Any financial institution wishing to engage in this space is free to agree to its own commercial terms with partners, which will allow banks to start to generate a return on the investments made to comply with the CMA mandate. NatWest has already made a move here and announced an agreement with GoCardless in May 2022.

The leading Open Banking infrastructure providers are also active here. Players including Plaid, Token, Yapily, Tink, and Truelayer have already launched their own VRP offerings to support the industry in building out use cases and propositions.

There is more work to do

There is a long list of potential use cases for VRPs beyond sweeping. These are often referred to as ‘commercial VRPs’, with the most significant being to replace the card on file in digital commerce with a form of ‘bank account on file’ proposition.

However, it is difficult to see commercial VRPs scaling under a model requiring bilateral agreements between banks and third parties. The time and complexities involved alone make this unrealistic, and this will be a significant brake on activity in the short term. Indeed, the fintech ecosystem will see little business case to invest in VRP-based propositions unless there is an easy way to reach a critical mass of potential customers.

There are further challenges to consider when it comes to issues such as risk, customer protection, and dispute management, particularly in areas such as digital commerce. These vary considerably by use case, and this will more than likely drive a series of different price points depending on the transaction context.

These factors are well understood and there is broad agreement on the need for some form of standardised framework in the future. This will not be easy though, as each party in the value chain will have its own perspectives around functionality, risk, liability, and pricing. Nevertheless, the direction of travel is clear.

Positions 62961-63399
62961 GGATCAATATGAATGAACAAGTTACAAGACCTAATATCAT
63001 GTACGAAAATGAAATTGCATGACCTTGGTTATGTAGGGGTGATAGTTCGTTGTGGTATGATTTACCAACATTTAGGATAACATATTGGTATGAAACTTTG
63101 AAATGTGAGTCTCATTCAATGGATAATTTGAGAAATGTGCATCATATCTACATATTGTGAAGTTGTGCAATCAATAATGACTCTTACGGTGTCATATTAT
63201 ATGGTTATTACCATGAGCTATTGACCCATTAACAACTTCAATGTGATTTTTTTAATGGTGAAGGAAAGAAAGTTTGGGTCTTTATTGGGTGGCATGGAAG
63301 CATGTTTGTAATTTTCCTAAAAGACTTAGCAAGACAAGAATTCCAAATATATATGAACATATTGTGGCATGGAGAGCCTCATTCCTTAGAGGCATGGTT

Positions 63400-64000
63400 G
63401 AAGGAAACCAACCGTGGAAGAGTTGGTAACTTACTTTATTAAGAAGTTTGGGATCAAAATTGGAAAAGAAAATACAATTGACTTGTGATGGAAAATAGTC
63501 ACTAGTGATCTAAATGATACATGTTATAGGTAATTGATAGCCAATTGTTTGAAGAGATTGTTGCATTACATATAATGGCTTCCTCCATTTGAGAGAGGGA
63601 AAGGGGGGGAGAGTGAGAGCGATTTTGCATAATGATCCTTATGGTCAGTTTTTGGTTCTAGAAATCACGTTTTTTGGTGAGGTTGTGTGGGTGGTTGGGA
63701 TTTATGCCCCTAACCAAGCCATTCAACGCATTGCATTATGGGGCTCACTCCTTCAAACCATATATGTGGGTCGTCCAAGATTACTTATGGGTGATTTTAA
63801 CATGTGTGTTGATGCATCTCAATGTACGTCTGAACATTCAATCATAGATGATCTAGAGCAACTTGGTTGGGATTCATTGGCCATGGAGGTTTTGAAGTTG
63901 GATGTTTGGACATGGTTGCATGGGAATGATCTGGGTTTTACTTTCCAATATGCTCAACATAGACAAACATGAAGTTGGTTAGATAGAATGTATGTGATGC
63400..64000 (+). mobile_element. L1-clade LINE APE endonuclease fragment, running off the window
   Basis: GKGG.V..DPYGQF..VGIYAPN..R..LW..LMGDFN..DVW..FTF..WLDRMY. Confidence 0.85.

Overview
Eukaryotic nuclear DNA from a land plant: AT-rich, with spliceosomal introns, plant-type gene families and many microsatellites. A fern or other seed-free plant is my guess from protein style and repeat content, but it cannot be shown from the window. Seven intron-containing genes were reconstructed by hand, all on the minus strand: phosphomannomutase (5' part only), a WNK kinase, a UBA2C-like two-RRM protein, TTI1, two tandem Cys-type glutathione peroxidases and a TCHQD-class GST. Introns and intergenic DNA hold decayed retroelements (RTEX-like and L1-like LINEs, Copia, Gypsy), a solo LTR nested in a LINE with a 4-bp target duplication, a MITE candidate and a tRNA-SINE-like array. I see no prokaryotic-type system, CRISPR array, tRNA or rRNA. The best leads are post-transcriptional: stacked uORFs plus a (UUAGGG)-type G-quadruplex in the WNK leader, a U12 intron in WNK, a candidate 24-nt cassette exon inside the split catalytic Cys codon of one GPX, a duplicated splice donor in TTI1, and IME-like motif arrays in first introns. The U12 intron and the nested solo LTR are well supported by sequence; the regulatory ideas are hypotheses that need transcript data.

VRPs will pave the way for potentially significant changes in the UK’s payment sector. The impact will not just be limited to the UK either. Regulators, banks, and other Open Banking stakeholders around the world are watching closely to see how the VRP concept can be implemented elsewhere. In short, watch this space!

This article has been first published in the Open Banking Report 2022. Click here to download the report.

About Kieran Hines

Kieran is a Principal Analyst in Celent’s Banking practice. His research focuses on the impact of technology-driven change in both the retail and corporate banking sectors, with an emphasis on the role that Open Banking, embedded finance, data and analytics, and cloud technologies have in transforming customer propositions and the long-term value chain in banking. An experienced analyst with close to 20 years in the industry, Kieran works closely with banks, vendors, and payment processors on their technology and business strategies.

About Celent

For over 20 years, Celent has helped senior executives make confident decisions around their technology strategies. We offer objective advice, backed by a database of thousands of solutions and award-winning global best practice use cases. With real-life domain expertise, we also guide you through the maze of emerging tech in the pursuit of value. We are part of the Oliver Wyman Group, a wholly owned operating unit of Marsh McLennan.

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Keywords: Variable Recurring Payments, Open Banking, regulation, Open Banking payments
Categories: Banking & Fintech
Companies: Celent
Countries: United Kingdom
This article is part of category

Banking & Fintech